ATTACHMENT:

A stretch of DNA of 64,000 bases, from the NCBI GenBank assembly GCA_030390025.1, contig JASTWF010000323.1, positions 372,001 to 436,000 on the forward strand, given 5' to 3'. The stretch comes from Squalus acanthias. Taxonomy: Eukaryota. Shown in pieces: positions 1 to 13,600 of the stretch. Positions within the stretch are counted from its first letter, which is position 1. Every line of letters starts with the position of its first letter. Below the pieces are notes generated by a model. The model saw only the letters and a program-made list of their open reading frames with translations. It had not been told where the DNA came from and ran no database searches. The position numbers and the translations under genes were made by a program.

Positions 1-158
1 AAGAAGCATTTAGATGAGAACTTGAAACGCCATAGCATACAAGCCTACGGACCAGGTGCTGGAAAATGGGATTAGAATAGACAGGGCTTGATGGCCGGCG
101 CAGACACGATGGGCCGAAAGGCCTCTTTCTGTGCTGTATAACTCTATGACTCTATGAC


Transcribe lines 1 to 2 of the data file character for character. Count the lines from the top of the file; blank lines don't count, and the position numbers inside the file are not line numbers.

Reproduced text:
A stretch of DNA of 64,000 bases, from the NCBI GenBank assembly GCA_030390025.1, contig JASTWF010000323.1, positions 372,001 to 436,000 on the forward strand, given 5' to 3'. The stretch comes from Squalus acanthias. Taxonomy: Eukaryota. Shown in pieces: positions 1 to 13,600 of the stretch. Positions within the stretch are counted from its first letter, which is position 1. Every line of letters starts with the position of its first letter. Below the pieces are notes generated by a model. The model saw only the letters and a program-made list of their open reading frames with translations. It had not been told where the DNA came from and ran no database searches. The position numbers and the translations under genes were made by a program.

Positions 1-158